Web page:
|I hate you.|
I begin every winter with the best of intentions: I’ll exercise, use my light lamp, eat healthy, and talk to other humans! Really! This year I’m totally going to do it, an entire life’s worth of evidence to the contrary be damned. Then my Seasonal Affective Disorder actually kicks in and and my brain and body go, “You’re kidding us with all this, right?”
So my original plan was to write about what I say I’m going to do versus what I actually do every year to deal with my SAD. After eight feet of snow in 30 days (not a jokey exaggeration!), Seasonal Affective Disorder starts to seem less like a maladaptive trait and more like a perfectly reasonable lifestyle. The time for healthy choices passed everyone by roughly three feet of snow ago, so let’s just call this a guide to getting to spring in the least painful, least healthy way possible.
Diet: Carbs are your best friend. Your meals should be as dense and white as Rob Gronkowski. Potatoes, bread, and potatoes on bread are all acceptable. All non-carbs should be covered in cheese. The healthiest thing you eat should be pizza (because tomatoes). At least 60% of your daily calories should come from a stockpile of half-off Valentine’s Day candy or bulk-bought Easter candy.
When you run out of candy, switch to alcohol. Cheap alcohol; never waste the good stuff on couch drinking. Chug coffee to wake yourself up. It doesn’t actually work, but if you drink enough you’ll get nauseous and that will keep you awake.
Environment: Whatever you do, Don’t Leave The House. It’s dark, cold, and scary out there. Everything you love in the outside world will still be there in the spring, and if it isn’t, well, then it wasn’t hardcore enough to survive and you don’t need that sort of weakness in your life.
Your only objective is to remain as warm and sedentary as possible. Find the most comfortable couch or chair in your house. Move it to a spot equidistant from the bathroom and a food source. Assemble a circle of necessary books, electronic devices, and remote controls and plant yourself in the middle. Make sure your computer is in there somewhere so you can make ill-advised impulse purchases.
Now take every throw pillow and blanket in your house and construct a cocoon into which you and all of your necessary objects will eventually disappear. (This is also where you will put your SAD-fighting light lamp, which you will never use but will instead stare balefully at every couple of days. That thing is an asshole.)
Do not leave unless there is a large fire. (Small fires can be smothered by your blanket cocoon.) Do not visit friends. Do not let friends visit unless they are willing to climb into your blanket fort and not talk to you.
Behavior: Listen, I know it’s usually an excellent and healthy idea to share your feelings, but I am here to tell you: Do not do this. One of the features of a disorder that leaves you listless and trapped in your house is that every little problem around you becomes a source of annoyance on par with people who lean their entire bodies on subway poles.
Your best bet is to answer every question with, “I have the SAD,” and then stop talking. Otherwise an innocent question from a loved one, like, “Why is the sink full of dishes?” can quickly devolve into you yelling, “And you think I haven’t noticed that you haven’t cut your toenails since September, but I have. I HAVE.”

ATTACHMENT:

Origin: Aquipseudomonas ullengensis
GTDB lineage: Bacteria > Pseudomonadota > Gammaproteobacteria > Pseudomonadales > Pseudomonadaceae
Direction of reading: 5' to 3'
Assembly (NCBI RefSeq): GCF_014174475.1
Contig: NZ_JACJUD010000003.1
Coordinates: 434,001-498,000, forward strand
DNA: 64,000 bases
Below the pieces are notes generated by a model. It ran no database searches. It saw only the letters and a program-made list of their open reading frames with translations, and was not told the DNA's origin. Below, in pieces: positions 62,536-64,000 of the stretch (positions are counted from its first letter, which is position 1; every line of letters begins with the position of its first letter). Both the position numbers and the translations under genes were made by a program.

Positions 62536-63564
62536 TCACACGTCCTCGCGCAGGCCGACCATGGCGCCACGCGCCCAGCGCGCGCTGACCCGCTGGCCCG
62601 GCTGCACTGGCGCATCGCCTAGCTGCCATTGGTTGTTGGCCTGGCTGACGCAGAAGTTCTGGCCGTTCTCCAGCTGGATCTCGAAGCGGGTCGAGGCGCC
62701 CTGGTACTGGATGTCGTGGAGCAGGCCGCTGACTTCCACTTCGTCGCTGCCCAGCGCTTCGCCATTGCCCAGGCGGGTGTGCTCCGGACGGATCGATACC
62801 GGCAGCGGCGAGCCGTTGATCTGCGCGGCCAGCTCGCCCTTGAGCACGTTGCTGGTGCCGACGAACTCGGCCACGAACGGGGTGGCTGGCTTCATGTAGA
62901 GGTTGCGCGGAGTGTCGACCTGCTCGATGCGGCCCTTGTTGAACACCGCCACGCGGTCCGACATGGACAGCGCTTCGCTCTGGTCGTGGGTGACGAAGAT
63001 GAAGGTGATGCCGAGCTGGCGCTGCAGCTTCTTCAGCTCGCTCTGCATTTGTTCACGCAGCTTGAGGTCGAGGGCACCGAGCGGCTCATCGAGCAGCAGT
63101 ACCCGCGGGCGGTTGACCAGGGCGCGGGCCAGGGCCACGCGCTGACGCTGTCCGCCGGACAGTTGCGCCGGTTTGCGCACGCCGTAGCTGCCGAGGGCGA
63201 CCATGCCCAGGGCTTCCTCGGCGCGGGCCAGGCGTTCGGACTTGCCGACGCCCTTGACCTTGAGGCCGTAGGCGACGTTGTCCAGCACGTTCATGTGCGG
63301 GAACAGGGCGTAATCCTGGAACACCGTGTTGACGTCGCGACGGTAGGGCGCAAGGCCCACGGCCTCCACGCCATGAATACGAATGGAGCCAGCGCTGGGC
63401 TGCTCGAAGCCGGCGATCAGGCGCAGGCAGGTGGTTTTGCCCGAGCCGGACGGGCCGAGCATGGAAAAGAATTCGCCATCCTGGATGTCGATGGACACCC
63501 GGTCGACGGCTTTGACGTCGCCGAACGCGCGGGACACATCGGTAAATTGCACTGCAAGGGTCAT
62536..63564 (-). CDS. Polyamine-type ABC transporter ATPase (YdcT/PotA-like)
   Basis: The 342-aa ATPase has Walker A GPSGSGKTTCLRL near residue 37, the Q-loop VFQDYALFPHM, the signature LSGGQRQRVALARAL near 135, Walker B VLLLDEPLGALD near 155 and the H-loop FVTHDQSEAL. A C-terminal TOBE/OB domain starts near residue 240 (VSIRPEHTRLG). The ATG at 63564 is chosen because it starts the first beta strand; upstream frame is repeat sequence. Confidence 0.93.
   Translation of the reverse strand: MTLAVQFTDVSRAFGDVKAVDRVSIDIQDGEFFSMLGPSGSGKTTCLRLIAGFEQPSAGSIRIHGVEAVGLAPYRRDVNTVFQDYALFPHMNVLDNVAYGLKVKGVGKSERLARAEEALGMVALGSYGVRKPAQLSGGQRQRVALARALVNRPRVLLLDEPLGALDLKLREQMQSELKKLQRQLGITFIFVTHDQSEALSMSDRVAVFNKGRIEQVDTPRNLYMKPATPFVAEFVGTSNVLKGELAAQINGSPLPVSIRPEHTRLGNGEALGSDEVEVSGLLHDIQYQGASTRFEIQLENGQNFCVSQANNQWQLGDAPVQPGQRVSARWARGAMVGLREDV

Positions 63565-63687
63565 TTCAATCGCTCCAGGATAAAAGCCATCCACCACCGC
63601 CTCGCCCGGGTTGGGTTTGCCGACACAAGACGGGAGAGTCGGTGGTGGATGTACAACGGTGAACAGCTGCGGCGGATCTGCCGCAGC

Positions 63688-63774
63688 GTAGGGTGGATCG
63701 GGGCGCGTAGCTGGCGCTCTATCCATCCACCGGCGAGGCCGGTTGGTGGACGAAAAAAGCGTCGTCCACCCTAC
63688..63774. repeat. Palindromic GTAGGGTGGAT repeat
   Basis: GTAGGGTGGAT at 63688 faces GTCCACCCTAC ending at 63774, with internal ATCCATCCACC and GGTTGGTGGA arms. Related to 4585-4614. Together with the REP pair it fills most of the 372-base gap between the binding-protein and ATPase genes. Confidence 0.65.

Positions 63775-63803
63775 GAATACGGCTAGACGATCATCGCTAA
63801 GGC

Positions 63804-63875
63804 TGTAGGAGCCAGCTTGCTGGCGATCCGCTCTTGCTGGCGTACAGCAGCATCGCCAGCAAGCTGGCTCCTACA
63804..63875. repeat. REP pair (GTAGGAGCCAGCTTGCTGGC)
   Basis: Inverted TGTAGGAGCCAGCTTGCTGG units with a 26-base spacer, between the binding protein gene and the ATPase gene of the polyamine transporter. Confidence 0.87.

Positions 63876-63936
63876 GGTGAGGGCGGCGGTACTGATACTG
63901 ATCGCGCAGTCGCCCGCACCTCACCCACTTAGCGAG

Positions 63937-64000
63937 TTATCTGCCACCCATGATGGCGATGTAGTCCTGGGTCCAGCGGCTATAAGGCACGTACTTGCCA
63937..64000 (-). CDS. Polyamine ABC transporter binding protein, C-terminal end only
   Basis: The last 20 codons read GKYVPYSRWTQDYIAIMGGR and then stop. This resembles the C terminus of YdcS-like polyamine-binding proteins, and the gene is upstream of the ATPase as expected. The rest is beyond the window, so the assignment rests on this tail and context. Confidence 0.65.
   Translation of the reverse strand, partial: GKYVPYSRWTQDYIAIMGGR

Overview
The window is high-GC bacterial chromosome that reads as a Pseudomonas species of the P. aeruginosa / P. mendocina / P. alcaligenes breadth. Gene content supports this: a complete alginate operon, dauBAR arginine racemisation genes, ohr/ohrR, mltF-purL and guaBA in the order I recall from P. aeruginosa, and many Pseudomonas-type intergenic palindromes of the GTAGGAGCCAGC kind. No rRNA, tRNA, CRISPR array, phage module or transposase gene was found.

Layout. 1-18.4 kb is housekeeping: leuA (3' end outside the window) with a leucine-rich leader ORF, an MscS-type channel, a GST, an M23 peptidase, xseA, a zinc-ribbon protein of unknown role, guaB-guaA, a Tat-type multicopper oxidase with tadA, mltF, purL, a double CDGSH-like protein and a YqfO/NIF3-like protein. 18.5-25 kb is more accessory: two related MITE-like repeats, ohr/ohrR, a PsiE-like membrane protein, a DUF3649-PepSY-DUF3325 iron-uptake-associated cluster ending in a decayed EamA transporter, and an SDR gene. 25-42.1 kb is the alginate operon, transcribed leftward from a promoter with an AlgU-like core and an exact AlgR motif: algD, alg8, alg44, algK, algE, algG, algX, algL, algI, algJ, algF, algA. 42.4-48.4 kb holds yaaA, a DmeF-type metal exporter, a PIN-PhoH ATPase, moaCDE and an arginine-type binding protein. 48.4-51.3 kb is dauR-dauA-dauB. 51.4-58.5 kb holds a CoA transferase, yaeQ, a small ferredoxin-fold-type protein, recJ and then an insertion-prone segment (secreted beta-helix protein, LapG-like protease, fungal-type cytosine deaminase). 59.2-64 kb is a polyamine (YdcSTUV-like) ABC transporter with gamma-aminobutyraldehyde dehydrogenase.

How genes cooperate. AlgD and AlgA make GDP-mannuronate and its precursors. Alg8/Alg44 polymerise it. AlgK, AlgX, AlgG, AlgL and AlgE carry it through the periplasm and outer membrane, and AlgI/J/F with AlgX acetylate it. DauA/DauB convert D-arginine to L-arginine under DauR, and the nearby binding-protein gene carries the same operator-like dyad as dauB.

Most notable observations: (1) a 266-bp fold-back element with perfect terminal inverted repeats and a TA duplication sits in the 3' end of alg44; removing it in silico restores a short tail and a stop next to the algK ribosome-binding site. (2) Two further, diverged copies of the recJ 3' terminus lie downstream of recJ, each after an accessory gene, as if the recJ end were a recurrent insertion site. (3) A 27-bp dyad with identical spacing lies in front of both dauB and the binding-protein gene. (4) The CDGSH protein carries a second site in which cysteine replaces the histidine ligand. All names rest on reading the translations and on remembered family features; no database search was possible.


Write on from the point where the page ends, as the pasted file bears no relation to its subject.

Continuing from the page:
Health: Sleep. All the sleep. Try to learn to sleep with your eyes partially open so you can do it at work and when people are talking to you. Look up the Guinness World Record for consecutive hours asleep (comas don’t count!) and try to break it. It’s good to have goals, and the longer you’re unconscious, the sooner it will be Spring.
Under no circumstances should you voluntarily exercise. Don’t listen to the commercials trying to sell you gym memberships. It isn’t going to make you feel better; it’s going to make you feel exactly the same, except sweaty. Shoveling and cursing the heavens count as exercise, anyway.
Certain people will tell you that your malaise can be solved by vitamins. This is also bullshit. Vitamins make you feel better because they are the only advice from your doctor that you ever manage to follow, not because they actually have any healing properties. Buy the gummy vitamins and refill the bottle with Haribo gummies when it’s empty. No one will know, and you get more candy.
Entertainment: Binge watch television shows that have already ended. You do not have the emotional reserves to hit the last episode on Netflix and realize it’s a cliffhanger. Ideally, you want a show where something gets fixed, be it a person, home, or business. That way you get a vicarious sense of accomplishment without actually having to do anything.
Movies are all right, but don’t watch anything that looks emotional. Sure, the catharsis of a good cry might seem appealing, but what happens when you can’t stop? I cried for so long after Eternal Sunshine of the Spotless Mind that my spouse suggested going to the emergency room to check on my tear ducts. Also, if a pet appears within the first ten minutes of the movie, check Does the Dog Die immediately.
Do not watch anything by Joss Whedon, except maybe The Avengers. But only the Captain America parts.
OK, all right: this is terrible advice. You will be chemically bonded to your couch by spring if you actually follow it. But one of the worst parts of depression is looking at the things you should be doing versus the things you’re actually capable of doing and beating yourself up over the vast gap between them. So if you need to pour M&Ms directly from the bag into your mouth in order to get back to a place where your relationships can survive the winter intact? I say do it and ditch the guilt.